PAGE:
Overall it was a great visit, extremely interesting and well organised. I personally enjoyed it very much, and I could have happily spent the rest of the day sitting on the T7.270 golden jubilee. Even better if it had had a plough at the back and 100 acres of land around me. Unfortunately, neither can I afford it, nor do I actually need it... but I did not come home empty handed. I got a lovely 1:24 scale, radio controlled T7070 model, which is perfectly suited to my current needs. It's a shame though that I frequently need to share it with my two years old boy...!!
Below you can see a few more images from the day. More interestingly, though, James Every offered a few links that you can find below. I most definitely recommend that you take a look!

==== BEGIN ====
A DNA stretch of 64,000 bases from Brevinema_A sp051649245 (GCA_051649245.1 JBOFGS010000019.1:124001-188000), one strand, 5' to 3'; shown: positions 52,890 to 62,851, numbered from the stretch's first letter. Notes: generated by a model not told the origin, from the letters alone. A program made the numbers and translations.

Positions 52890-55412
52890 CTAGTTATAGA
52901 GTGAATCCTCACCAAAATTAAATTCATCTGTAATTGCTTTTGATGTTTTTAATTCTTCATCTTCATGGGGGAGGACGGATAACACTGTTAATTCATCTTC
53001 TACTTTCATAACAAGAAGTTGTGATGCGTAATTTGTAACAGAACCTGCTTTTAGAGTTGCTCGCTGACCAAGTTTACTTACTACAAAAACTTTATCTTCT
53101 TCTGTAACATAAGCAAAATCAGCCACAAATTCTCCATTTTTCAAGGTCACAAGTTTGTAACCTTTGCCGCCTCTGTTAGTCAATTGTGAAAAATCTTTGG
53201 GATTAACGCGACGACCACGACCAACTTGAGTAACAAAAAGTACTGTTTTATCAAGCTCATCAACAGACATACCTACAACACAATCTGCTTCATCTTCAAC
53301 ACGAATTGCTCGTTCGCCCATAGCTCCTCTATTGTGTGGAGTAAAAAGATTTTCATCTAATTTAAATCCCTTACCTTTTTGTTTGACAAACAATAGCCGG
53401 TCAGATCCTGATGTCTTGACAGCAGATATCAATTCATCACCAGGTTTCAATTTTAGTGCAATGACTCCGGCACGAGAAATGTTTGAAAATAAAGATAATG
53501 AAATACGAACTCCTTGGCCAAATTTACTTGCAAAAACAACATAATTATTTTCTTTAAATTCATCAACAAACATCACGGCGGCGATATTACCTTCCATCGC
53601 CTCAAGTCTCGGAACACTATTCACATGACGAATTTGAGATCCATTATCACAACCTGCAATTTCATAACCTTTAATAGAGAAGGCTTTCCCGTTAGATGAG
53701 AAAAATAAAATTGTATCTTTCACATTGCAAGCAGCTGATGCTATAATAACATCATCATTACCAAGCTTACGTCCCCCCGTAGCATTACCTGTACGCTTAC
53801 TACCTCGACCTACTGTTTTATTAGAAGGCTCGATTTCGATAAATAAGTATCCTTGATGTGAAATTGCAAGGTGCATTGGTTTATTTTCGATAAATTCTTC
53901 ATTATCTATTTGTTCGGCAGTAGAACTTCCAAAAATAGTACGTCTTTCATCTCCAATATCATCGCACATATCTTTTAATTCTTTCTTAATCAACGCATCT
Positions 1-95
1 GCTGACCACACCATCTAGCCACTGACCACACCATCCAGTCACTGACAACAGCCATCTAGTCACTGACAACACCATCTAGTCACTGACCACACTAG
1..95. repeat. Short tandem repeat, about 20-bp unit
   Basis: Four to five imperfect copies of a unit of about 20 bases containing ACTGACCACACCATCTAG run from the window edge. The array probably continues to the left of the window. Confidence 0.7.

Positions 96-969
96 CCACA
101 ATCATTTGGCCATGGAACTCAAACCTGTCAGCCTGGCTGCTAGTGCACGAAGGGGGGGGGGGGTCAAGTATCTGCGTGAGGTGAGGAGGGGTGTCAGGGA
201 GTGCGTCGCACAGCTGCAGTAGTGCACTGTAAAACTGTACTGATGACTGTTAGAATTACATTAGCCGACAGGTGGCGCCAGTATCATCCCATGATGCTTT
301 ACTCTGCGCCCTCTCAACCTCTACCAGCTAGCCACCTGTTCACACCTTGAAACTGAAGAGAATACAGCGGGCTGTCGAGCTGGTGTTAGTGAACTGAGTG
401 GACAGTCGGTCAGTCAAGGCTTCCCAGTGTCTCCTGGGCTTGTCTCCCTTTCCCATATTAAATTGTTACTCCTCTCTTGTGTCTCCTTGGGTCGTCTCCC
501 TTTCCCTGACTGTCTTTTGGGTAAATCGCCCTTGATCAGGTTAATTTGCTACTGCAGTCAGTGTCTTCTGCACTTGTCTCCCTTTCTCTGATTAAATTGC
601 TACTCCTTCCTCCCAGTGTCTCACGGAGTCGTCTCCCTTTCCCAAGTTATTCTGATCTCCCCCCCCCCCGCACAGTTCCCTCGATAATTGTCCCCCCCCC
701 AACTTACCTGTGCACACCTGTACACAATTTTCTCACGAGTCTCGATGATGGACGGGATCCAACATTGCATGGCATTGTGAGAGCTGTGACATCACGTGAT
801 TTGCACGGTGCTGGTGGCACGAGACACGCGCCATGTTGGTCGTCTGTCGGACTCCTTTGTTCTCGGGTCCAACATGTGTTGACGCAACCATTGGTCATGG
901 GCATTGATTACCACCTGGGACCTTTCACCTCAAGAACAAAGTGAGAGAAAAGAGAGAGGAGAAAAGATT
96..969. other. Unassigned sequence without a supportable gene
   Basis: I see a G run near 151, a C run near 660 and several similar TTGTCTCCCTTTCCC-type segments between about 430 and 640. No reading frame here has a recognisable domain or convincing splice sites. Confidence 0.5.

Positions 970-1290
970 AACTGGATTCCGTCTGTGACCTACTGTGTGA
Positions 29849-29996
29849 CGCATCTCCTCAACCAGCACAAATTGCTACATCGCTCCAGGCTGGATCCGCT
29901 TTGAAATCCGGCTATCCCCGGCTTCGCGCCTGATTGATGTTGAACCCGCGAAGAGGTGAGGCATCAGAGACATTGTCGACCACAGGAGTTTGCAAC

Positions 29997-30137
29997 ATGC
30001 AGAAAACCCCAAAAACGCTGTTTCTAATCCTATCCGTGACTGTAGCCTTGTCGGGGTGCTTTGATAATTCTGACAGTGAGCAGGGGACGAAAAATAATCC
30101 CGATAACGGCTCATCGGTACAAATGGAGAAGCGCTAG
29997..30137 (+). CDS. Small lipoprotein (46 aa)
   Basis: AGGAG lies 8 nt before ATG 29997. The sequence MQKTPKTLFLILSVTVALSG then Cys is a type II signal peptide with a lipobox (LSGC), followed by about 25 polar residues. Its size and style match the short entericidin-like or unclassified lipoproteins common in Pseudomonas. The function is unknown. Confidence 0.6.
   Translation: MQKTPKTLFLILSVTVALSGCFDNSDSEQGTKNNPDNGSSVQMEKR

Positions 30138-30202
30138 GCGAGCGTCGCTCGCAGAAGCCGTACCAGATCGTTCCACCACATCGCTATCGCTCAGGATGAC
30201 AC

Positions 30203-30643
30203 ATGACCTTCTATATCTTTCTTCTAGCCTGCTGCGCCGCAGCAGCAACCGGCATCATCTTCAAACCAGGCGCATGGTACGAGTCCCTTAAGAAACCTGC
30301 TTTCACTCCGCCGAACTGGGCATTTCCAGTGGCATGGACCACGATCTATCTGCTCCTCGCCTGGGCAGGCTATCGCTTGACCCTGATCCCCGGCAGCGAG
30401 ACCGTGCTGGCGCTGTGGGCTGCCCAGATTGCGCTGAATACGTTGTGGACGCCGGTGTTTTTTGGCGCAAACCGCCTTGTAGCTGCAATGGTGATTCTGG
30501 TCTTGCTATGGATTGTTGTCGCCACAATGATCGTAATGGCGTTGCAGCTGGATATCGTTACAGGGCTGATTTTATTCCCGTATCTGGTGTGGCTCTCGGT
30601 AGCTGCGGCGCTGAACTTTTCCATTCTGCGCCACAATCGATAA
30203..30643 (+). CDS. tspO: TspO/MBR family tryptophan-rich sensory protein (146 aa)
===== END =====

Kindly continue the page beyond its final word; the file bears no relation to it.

For an interactive video about 50 years of tractor production at Basildon, click here
You can do a virtual factory tour by following this link here
Finally, you can see another YouTube video of the World Harvesting Record attempted in Lincolnshire last August here